Australians want the opportunity to boost their super with most believing the superannuation guarantee, currently stuck at 9.5 per cent, should be raised to 12 per cent, according to new research from the the Association of Superannuation Funds of Australia (ASFA).
The research, released by the new ASFA chief executive, Dr Martin Fahy, at its national conference on the Gold Coast, reinforces the view that the superannuation guarantee rate at 9.5 per cent will not provide enough savings to deliver Australians a comfortable retirement.
Mr Fahy told the conference the SG should be boosted to 12 per cent quickly and then to the 15 per cent originally envisaged by the architect of universal super, former Prime Minister and Treasurer, Paul Keating.
“We all know that a comfortable retirement cannot be achieved via the current paused rate,” he said. “It is not enough.”
Under the current government timetable, the SG will not get to 12 per cent until 2025. the next scheduled rise is to 10 per cent in July 2021, rising half a per centage point annually till it hits the 12 per cent level on July 1 2025.
The ASFA research found 63 per cent of respondents supported increasing the SG to 12 per cent.
Dr Fahy said the research, conducted for ASFA by Core Data and based on a survey of 1,000 Australians from a cross section of the community, showed more than half those surveyed supported super as a good way of saving for retirement.
More knowledge needed
“Australians are generally supportive of super but 50 per cent of people don’t know how much super they will need for retirement,” he said.
“Twenty-four per cent of those surveyed think superannuation is too complicated and 25 per cent want more information on super. The number of people with multiple super accounts reduced by half compared to a 2013 ASFA survey. This suggests industry campaigns to promote consolidation are working.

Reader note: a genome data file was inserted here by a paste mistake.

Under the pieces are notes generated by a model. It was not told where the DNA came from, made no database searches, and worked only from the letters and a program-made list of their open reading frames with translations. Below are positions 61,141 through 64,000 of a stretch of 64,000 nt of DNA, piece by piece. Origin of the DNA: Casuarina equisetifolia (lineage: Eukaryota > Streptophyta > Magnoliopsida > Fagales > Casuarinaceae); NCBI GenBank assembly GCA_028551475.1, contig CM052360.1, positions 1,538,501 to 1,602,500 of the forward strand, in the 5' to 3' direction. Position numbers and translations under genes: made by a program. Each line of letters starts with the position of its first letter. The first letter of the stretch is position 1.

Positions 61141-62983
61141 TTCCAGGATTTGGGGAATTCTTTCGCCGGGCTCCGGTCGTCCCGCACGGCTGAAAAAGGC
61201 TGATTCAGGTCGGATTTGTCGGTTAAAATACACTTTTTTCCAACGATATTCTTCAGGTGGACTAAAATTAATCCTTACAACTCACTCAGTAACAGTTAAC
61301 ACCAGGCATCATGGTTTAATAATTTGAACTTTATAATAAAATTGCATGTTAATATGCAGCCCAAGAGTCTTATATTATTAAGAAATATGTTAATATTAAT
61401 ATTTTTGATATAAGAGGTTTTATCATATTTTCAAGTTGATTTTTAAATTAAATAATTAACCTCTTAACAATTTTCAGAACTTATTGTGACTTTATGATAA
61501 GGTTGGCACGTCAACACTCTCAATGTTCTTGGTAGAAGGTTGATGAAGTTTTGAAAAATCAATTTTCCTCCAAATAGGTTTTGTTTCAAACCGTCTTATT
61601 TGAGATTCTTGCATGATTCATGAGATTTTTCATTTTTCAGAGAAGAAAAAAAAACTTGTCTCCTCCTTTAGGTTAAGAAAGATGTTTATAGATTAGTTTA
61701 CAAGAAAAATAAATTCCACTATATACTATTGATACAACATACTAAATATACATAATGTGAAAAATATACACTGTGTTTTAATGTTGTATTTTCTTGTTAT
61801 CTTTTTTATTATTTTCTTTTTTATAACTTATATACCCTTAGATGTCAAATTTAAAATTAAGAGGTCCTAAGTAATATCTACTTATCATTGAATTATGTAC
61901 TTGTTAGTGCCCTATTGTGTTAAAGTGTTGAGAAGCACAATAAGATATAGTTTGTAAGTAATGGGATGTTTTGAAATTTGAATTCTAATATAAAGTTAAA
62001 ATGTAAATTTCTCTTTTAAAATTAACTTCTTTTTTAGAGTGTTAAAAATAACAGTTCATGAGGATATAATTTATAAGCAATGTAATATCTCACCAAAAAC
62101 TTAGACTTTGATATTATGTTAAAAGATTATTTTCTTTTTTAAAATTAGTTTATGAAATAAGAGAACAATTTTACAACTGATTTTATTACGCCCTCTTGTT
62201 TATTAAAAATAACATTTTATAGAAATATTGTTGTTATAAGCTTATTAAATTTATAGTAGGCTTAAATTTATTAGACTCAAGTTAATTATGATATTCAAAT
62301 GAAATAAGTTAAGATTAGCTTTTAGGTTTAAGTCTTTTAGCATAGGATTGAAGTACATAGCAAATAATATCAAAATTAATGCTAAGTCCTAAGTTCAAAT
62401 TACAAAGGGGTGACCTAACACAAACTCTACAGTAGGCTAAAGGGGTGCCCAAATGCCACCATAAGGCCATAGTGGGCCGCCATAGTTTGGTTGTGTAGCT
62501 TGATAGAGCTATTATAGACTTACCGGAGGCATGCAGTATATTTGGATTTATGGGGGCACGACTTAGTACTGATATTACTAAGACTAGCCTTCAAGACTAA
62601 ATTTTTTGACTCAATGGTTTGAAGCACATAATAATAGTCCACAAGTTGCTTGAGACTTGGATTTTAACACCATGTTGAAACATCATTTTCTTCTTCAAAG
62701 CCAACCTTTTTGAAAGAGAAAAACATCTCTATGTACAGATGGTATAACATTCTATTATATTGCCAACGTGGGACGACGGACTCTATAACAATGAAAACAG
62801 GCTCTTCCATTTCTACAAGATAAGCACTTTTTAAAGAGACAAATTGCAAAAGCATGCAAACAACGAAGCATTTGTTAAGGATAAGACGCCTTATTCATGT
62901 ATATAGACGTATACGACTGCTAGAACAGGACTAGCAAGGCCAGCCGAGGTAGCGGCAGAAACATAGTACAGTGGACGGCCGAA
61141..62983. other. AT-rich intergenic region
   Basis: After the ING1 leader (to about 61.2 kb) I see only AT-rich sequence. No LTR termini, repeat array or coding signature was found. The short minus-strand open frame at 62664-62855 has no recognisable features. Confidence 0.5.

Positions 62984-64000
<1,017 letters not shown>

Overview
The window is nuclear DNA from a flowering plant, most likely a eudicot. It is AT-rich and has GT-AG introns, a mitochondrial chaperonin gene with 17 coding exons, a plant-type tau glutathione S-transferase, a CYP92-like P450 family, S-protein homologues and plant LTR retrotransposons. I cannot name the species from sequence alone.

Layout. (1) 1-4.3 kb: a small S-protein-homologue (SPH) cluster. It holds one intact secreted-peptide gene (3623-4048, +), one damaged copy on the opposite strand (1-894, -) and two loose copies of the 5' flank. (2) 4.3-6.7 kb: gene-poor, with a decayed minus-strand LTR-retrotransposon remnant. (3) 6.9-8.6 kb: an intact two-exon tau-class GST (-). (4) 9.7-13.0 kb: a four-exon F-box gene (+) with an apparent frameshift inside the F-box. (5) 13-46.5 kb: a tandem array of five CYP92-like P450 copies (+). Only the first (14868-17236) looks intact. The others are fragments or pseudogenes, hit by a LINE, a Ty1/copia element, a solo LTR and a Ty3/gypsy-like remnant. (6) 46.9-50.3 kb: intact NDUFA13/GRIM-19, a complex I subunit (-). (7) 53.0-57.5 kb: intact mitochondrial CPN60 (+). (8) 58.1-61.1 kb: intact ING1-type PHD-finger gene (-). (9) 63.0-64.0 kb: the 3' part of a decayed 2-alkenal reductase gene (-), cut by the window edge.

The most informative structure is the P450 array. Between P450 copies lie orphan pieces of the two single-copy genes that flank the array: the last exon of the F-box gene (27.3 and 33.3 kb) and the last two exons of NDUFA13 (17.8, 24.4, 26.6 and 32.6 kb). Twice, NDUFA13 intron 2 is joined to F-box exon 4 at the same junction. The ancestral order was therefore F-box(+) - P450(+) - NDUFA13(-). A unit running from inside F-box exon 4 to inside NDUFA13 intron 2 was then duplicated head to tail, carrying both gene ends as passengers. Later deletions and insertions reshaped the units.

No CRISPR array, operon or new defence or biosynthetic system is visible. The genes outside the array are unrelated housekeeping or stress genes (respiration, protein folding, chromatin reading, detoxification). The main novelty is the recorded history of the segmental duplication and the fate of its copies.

“For the first time we asked people about the ‘personality’ of superannuation and, pleasingly, found consumers ranked the industry as professional, secure, trustworthy and stable.
“This is a reassuring response for industry, with 65 per cent of those surveyed being happy with their fund and only five per cent seeking to change provider.
“However, we also found 70 per cent of consumers do not read product disclosure statements or are not aware of them. This means many are making product choices based on emotion or they are not making any decisions at all, relying on defaults.
Trump election to eclipse Brexit
In other news from the ASFA conference, J.P. Morgan Asset Management chief market strategist for UK and Europe Stephanie Flanders said he Trump presidency will have a bigger effect on global markets than Brexit.
Ms Flanders said forecasts suggest that US inflation will rise to 2 per cent. While the conversation is mostly about the dangers of deflation, “that will change sooner than you might think. We’re already getting off the bottom in terms of inflation.”
Ms Flanders told the conference that despite Britain voting to leave the European Union, the markets had shrugged off concerns. “Equity markets remain higher than at the start of 2016; the markets essentially said that Brexit is a local problem,” she said.